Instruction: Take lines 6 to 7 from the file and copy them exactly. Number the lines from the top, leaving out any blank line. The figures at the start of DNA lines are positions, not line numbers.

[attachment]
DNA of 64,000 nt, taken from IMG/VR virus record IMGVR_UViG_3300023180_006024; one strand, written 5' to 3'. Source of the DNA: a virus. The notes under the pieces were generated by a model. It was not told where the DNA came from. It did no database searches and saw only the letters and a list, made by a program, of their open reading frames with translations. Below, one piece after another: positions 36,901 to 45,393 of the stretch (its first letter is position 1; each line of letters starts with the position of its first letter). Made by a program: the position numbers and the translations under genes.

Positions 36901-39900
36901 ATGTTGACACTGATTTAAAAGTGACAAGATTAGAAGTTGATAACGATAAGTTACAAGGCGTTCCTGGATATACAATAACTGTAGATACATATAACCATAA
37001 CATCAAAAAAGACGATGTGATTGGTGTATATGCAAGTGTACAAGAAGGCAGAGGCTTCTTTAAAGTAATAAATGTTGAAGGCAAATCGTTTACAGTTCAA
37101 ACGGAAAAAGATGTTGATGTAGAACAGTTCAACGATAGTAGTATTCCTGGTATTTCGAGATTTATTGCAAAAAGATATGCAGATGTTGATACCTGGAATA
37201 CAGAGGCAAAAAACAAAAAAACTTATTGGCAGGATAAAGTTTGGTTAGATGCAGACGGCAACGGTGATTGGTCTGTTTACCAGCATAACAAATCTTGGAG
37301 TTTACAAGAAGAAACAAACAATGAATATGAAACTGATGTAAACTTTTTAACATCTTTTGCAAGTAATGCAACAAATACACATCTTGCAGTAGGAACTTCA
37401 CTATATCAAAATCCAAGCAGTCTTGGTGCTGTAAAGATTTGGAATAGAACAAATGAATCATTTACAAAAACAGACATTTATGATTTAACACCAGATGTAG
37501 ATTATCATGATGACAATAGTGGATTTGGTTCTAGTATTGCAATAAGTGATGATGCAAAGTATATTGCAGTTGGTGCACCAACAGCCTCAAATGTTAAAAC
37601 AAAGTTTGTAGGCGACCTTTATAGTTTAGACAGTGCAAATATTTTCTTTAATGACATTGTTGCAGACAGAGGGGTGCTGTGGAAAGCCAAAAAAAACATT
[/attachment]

37201 CAGAGGCAAAAAACAAAAAAACTTATTGGCAGGATAAAGTTTGGTTAGATGCAGACGGCAACGGTGATTGGTCTGTTTACCAGCATAACAAATCTTGGAG
37301 TTTACAAGAAGAAACAAACAATGAATATGAAACTGATGTAAACTTTTTAACATCTTTTGCAAGTAATGCAACAAATACACATCTTGCAGTAGGAACTTCA